We investigate the use of soft microgel particles based on a thermosensitive poly- mer, poly-N-isopropylacrylamide (PNIPAM) to stabilize a fluid interface. We also study the effect of temperature on the adsorption kinetics and the interfacial behaviour of these particles on air-water and oil-water interfaces. To begin with we study the adsorption dynamics of microgel particles at an air- water interface. We experimentally establish the relation between the surface pressure and surface concentration (an EOS) using compression isotherms of spread monolay- ers of microgel particles. The isotherms detect measurable surface pressures at inter- particle distances that are much greater than the particle diameter. This suggests that the particles are strongly deformed. We establish separate EOS for various temper- atures. These experimental EOS have been used to study the adsorption kinetics of microgel particles. A simple model that takes into account diffusion limited adsorp- tion at short times and a barrier limited adsorption at long times has been developed. The solution to such a model is fitted to the experimental data using diffusion coef- ficient and adsorption rate constant as fit parameters. The diffusion coefficient thus extracted agreed well with ones measured using DLS. Further we look into microgel particles adsorbed on an oil-water interface. Our ob- servations confirm the fact that the particles are irreversibly adsorbed on the oil-water interface. The electrophoretic measurements suggest a 2.5 fold increase in the effec- tive surface potential over the range of temperatures studied. The particles interact via long range dipole-dipole interactions. In addition to this the particles also experience a short range attraction owing to the hydrophobic interactions between the loose poly- mer segments along the periphery of the particles. The net effect is that the interfacial microstructure goes from a dense, ordered structure at lower temperatures to a more open network of particles at higher temperatures. These insights will prove crucial if PNIPAM based microgel particles are to be used as Pickering stabilisers for foams and emulsions. The stimuli responsive nature of these particles provides us with a handle to control the particle interactions, their interfacial microstructure and interfacial rheology and consequently on the stability of foams and emulsions prepared using such particles as stabilisers.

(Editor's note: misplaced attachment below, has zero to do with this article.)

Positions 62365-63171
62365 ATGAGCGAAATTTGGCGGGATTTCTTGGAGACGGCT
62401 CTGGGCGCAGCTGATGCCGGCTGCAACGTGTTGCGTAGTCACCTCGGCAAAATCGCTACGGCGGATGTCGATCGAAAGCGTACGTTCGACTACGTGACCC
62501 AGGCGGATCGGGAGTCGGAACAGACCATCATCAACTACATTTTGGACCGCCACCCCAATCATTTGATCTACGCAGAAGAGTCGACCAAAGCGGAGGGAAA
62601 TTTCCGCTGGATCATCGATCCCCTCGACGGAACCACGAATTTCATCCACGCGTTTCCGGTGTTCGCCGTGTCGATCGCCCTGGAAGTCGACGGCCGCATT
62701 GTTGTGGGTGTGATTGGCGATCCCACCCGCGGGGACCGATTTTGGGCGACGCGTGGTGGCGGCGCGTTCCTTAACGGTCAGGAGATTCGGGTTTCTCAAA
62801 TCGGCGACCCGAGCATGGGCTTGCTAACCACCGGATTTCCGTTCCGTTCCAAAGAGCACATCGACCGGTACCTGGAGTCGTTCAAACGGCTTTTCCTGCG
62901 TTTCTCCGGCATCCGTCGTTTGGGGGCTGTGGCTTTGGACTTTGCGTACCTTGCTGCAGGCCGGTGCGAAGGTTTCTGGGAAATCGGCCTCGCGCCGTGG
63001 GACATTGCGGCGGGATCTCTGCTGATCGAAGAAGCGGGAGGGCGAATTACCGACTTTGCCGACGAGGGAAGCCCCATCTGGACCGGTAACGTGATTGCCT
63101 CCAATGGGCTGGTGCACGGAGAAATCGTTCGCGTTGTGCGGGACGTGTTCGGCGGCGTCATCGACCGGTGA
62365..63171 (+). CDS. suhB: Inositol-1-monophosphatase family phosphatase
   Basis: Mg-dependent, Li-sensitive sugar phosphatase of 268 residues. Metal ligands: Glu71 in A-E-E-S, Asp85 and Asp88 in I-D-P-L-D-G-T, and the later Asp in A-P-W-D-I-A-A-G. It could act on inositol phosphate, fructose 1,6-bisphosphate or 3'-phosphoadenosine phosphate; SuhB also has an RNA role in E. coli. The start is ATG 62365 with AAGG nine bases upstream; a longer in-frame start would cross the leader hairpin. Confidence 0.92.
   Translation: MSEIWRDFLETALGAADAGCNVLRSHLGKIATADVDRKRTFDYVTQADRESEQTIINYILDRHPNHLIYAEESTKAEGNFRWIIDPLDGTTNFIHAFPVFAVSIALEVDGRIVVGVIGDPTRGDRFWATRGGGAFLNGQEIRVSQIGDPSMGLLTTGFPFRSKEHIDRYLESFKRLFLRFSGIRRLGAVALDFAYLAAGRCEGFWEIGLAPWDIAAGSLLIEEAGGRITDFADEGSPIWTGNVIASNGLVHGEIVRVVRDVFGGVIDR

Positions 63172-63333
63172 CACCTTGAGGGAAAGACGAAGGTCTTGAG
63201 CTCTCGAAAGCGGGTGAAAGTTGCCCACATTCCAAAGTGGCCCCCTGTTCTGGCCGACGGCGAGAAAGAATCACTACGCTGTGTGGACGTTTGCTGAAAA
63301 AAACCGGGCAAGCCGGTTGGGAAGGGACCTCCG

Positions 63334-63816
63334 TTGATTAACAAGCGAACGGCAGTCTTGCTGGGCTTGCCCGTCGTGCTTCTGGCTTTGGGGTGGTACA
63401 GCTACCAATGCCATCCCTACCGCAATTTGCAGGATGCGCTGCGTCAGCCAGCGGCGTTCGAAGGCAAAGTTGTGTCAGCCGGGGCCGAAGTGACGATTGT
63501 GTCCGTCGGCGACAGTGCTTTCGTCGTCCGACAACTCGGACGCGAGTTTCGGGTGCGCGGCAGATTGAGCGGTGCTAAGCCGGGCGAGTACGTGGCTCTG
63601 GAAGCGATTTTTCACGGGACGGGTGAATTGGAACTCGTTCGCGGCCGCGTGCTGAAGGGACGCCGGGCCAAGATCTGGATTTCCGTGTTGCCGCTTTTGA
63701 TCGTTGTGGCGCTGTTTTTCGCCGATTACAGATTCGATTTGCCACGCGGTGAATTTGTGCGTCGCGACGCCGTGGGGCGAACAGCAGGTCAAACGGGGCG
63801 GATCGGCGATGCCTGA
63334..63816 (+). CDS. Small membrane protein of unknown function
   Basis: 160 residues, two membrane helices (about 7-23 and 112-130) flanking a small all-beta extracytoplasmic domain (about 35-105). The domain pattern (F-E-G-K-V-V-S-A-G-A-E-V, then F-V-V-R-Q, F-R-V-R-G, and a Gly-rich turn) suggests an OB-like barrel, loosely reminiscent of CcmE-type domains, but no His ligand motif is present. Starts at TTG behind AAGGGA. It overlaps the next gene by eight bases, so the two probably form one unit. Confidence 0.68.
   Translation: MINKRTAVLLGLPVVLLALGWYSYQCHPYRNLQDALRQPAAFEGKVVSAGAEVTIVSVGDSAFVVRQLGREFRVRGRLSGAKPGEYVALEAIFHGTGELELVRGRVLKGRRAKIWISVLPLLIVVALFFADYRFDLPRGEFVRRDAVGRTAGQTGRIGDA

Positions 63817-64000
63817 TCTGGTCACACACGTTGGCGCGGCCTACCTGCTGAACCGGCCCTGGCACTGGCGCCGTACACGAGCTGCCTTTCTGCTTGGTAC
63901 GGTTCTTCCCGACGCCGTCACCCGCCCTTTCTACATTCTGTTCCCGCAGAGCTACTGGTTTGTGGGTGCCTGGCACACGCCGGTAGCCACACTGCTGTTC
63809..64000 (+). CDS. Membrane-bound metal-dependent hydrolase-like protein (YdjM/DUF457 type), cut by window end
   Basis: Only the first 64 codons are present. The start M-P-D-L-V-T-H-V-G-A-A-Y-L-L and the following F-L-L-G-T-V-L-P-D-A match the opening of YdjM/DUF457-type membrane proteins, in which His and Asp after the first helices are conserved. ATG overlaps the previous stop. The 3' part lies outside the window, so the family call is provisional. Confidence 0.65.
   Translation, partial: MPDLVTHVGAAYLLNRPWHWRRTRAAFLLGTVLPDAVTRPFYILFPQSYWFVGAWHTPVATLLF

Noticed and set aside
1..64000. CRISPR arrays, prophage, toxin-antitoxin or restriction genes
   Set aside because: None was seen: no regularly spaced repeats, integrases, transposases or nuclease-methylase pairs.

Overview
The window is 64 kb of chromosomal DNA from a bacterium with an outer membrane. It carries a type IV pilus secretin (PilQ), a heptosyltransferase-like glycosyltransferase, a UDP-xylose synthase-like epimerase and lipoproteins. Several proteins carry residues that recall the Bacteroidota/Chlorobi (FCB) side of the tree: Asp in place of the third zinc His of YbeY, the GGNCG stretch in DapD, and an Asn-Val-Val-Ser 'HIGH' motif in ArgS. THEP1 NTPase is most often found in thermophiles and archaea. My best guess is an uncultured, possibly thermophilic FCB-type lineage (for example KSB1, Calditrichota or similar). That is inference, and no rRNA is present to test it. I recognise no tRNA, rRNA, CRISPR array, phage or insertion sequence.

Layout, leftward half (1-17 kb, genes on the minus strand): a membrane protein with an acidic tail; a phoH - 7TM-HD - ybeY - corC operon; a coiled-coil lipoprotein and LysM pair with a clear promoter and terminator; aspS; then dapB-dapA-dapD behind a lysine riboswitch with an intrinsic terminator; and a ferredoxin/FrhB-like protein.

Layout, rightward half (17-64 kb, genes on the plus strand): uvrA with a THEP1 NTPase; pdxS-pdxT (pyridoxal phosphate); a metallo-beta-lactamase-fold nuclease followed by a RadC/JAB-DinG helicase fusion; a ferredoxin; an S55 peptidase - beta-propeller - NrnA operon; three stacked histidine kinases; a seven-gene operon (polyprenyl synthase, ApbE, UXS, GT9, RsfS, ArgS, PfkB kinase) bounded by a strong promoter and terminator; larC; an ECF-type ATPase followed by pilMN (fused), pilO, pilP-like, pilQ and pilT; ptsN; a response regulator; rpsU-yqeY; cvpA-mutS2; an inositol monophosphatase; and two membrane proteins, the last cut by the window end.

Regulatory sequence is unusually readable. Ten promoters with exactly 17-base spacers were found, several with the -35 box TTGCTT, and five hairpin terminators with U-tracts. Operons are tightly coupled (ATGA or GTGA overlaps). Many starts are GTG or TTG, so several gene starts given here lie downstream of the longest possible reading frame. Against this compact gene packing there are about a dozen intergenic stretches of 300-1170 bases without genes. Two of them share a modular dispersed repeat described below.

|Award date||16 Jan 2015|
|Place of Publication||Enschede|
|Publication status||Published - 16 Jan 2015|